India is one of the most vulnerable countries to the impacts of climate change, ranking 7th out of 181 in the Global Climate Risk Index 2021. More than 75% of Indian districts are hotspots for extreme climate events1. It is clear that climate change poses a significant threat to India, with one study suggesting that it could shave off 2.5%-4.5% of India’s GDP annually if not tackled timely2.

Taking action to mitigate the impacts of climate change and build resilience among communities is of great importance for India to sustain its developmental trajectory while simultaneously tackling climate change. To address climate change and its impact, it is estimated ~ NR 162.5 tn (USD 2.5 trillion) from 2015 to 2030, or roughly INR 11 tn (USD 170 billion) annually will be required. This is also in sync with IFC estimates3 of INR 195 tn (USD 3 trillion) worth of climate investment opportunities in the country from 2018 to 2030. Current investment, according to soon to be published CPI study, is ~ INR 3.09 tn (USD 44 billion) per annum only.

While there has been increased focus on green and sustainable finance and India has seen action from policy makers (Finance Ministry – Dept of Economic Affairs, DEA) and regulators (RBI and SEBI), the market still grapples with problems of limited contextual knowledge, complex calculations, unprecedented areas of growth and limitations of existing investment mechanisms, among others. This is further compounded by information asymmetry, absence of taxonomy for green and sustainable activities and headwinds due to COVID 19 – all of which have led to a limited progression of green and sustainable finance across both banking and capital markets. Some initiatives are now underway at policy and regulation front to address some of these challenges. These include:

  • DEA, Ministry of Finance has initiated a Sustainable Finance Task Force to chart out India’s Sustainable Finance Roadmap – this effort entails a Working Group with participation from the Reserve Bank of India, or RBI (Central Bank) and the Securities and Exchange Board of India, or SEBI (Capital Market Regulator)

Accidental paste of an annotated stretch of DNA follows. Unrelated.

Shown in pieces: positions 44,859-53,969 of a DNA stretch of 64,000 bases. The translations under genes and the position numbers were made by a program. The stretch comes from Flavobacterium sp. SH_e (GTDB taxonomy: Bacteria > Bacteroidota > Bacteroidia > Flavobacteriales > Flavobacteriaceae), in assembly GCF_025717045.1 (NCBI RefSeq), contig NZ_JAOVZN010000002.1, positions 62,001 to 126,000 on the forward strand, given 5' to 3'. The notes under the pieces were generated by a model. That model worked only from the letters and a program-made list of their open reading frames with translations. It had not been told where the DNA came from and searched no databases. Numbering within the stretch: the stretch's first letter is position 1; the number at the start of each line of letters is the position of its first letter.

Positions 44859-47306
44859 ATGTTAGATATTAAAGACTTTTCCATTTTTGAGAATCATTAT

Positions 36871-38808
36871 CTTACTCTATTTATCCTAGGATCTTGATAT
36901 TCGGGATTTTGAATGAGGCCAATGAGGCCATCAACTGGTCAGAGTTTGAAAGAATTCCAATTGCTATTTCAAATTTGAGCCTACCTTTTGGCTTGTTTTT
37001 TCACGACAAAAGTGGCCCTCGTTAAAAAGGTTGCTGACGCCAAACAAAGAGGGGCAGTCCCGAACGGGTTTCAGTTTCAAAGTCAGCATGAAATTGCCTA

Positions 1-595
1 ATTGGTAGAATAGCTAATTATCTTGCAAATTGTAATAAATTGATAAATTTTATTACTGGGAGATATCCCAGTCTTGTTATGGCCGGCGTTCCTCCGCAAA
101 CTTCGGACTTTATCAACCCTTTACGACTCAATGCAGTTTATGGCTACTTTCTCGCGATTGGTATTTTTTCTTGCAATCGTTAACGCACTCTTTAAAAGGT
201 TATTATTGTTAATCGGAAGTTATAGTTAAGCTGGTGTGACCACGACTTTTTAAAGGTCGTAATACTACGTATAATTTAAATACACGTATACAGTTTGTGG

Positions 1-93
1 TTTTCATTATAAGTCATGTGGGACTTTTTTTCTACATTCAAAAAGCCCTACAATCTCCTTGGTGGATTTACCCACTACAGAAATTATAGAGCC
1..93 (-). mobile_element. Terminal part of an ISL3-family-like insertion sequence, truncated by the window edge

• The Central Bank – RBI has joined the Network or Greening the Financial System (NGFS) in 2021, an association of central banks of more than 100 member countries; and RBI has also set up its own Sustainable Finance Group.
  • SEBI has issued a Consultation paper on Green and ESG ratings4 in January 2022 and had defined Green Bonds earlier
  • The Govt of India Budget announcement (Feb 2022) signaled India’s willingness to borrow internationally through Sovereign Green Bonds and invest in low carbon/green development of Indian economy.

However, one core area which hasn’t gained requisite prominence as yet is climate risk and its sensitivity to the financial system. Climate risk manifests in two ways:

  • Physical Risks cause direct harm to assets or disrupt Industry / company value chains
  • Transition Risks arise from the overall shift to a low carbon economy through changes in policy, technology and market sentiment

Both impair asset values and credit quality of loans and investments from banks, financial institutions, and capital markets. Apart from credit quality, climate risks also have an impact on market and operational risks.

Given the above context, this paper aims to look at how climate risks impact financial markets – banking, capital markets, and insurance – and the opportunities this presents for investments and product innovation.

1 Source: Preparing India for Extreme Climate Events (CEEW 2020)
2 McKinsey Global Institute (2020) – Will India get too hot to work?
3 Source: Climate Investment Opportunities in Emerging Markets An IFC Analysis
4 Source: Consultation Paper on Environmental, Social and Governance (ESG) Rating Providers for Securities Markets (SEBI 2022)


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